So yes, carrying the puck and controling the play is essential for D-men but the dump-and chase is not always like the phrase sounds. It can be a controlled play that works well.

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    IHF Staff Steigs's Avatar
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    I guess the key is to make sure that even if you're dumping the puck in (i.e. letting go of it temporarily), that you keep the pressure on to control the play and make sure you get it back.

    Many defensemen won't keep going on the rush to make sure they do that, and when they don't it irritates me as much as it does Headcoach.
    My team in Gatineau this year would dump and NOT chase, and it REALLY started to piss me off at the end of it. I could be the third guy across the red line and still be the first on hte puck in the offensive zone.

  5. #5
    IHF Member Headcoach's Avatar
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    Now we are getting somewhere!

    Quote Originally Posted by Steigs View Post
    When I rush the puck, I make sure I hit the blue line going full-bore. At that point I'll know if I have room to make a move or if there's a man open for a pass. If not, then I dump the puck.
    Ok, check this out. Once you cross your defending blue line on a rush, you are now the forward and you have to think like a forward, if you want to have a successful scoring opportunities. Does that mean you can't score as a defensemen. No that's not what I am saying. Hear me out!

    If you have the puck on the rush, as you know as a defensemen, as you get closer to the defensemen on the opposing team, he is going to control the gap on you.

    Now lets talk about the gap for a second. The gap is the area between you and him. If he is going to be a successful defensemen, he is going to control the gap on you so that when he reaches the blue line, not you, he poke checks the puck into your skates, causing you to slow up a little, throwing your team mate off side on the other side. You know, the guy you said that should be going full bore.

    I know that me skating forward full-bore is faster than the opposing defender skating backwards trying to defend me. If I dump the puck in around him, I have the advantage of speed while he still has to pivot and then accelerate to fullspeed to get to the puck ahead of me. At worst, he'll get the puck but I'll be right there to knock it off his stick, rub him out into the boards, whatever to get it back. At best, I win the race and take the puck to set up deep in the offensive zone.
    Ok, next! If you approach the defensemen at 3/4 speed in stead of at "Full-bore", this is going to give you a little better advantage! Why? As you know as a defensemen, he is controlling the gap and part of that control is trying to determine your speed. So as you approach the defensemen, come in at 3/4 spreed and just when you are about two stick lengths away from him (1 1/2) you turn on the speed to full speed and go around with the puck instead of dumping. Remembers, the defensemen will always adjust he speed in direct relation to yours. So don't show him what you got until he is about to control the gap on you, then turn it on and you will leave him standing on the turn.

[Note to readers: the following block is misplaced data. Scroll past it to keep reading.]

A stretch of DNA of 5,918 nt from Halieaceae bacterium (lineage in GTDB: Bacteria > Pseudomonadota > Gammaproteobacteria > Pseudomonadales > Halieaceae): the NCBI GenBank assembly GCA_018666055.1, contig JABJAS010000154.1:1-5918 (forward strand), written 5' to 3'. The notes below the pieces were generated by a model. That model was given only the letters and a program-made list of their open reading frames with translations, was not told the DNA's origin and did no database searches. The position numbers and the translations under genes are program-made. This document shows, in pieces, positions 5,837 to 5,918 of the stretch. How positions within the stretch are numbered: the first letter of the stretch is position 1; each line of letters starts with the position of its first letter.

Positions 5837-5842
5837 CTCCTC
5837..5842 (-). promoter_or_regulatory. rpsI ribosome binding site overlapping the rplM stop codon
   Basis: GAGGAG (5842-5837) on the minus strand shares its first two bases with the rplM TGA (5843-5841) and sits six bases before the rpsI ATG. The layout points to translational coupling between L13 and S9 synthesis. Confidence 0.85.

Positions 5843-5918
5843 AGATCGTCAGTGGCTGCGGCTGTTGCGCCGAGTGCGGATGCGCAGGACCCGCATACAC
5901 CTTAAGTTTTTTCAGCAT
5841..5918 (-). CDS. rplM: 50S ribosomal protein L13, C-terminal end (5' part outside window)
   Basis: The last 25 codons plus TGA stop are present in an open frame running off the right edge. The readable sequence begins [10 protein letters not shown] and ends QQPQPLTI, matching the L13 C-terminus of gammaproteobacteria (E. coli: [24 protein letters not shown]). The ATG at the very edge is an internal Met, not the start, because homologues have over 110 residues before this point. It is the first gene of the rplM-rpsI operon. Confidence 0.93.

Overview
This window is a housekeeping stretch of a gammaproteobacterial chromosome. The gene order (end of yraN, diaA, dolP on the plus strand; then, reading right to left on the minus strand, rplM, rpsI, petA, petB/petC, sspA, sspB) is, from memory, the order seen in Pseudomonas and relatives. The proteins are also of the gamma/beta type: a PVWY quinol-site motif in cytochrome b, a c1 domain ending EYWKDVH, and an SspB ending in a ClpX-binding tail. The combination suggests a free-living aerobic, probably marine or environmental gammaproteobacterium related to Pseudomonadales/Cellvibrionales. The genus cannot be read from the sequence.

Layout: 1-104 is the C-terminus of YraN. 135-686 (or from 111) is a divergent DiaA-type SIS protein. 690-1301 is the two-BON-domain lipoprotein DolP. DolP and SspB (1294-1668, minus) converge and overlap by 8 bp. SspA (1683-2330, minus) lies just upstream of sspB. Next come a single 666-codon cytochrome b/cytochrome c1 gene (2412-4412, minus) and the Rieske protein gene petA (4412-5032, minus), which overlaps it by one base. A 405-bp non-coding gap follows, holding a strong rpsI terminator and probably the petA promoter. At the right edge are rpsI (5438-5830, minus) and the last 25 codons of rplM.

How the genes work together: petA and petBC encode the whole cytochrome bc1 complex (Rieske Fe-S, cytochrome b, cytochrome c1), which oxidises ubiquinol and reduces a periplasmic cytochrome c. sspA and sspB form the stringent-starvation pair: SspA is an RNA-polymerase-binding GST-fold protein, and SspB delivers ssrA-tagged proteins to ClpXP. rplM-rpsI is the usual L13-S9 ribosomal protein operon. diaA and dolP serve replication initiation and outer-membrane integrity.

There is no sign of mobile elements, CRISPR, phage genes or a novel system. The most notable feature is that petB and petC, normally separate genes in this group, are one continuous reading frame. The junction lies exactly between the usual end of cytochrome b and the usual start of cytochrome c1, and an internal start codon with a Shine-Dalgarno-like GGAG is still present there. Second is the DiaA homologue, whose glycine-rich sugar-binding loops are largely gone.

The problem I see with too many defensemen on the rush is that they either don't hit the blue line with the speed they need to get around the defender to get to the puck first, or they decide to try and dangle and then often either lose the puck or just get forced to the sideboards where they'll get pressured and often lose the puck anyway.
    Ah, this statement is true! However, if you enter the attacking zone on your off wing, then you don't have to go down the boards. You can turn at the blue line to protect the puck, once you cross the blue line, and make the pass to your man rushing the net.

    What I would suggest from my own experience playing the game at both positions is to stress the dump-and-chase for a rushing defenseman, but more than that, stress to him and the opposite-side winger that you have to hit the blue line going 100% of your maximum skating speed to ensure that you DO get the puck back.
    If the other team has a goalie that has his S**t together, as you send it around the board, the goalie will come out and stop the puck behind the net and set it up for his defensemen. Thus, blocking the pass to your attacking winger on the far side.


    Turning back after a soft dump IMO should only be done for one reason: you're tired and are going off on a change.
    Thank god, you are right on with this one! This is where I like to see the dump...to change!

    Head coach

  6. #6
    IHF Member Headcoach's Avatar
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    Quote Originally Posted by leftofcenter View Post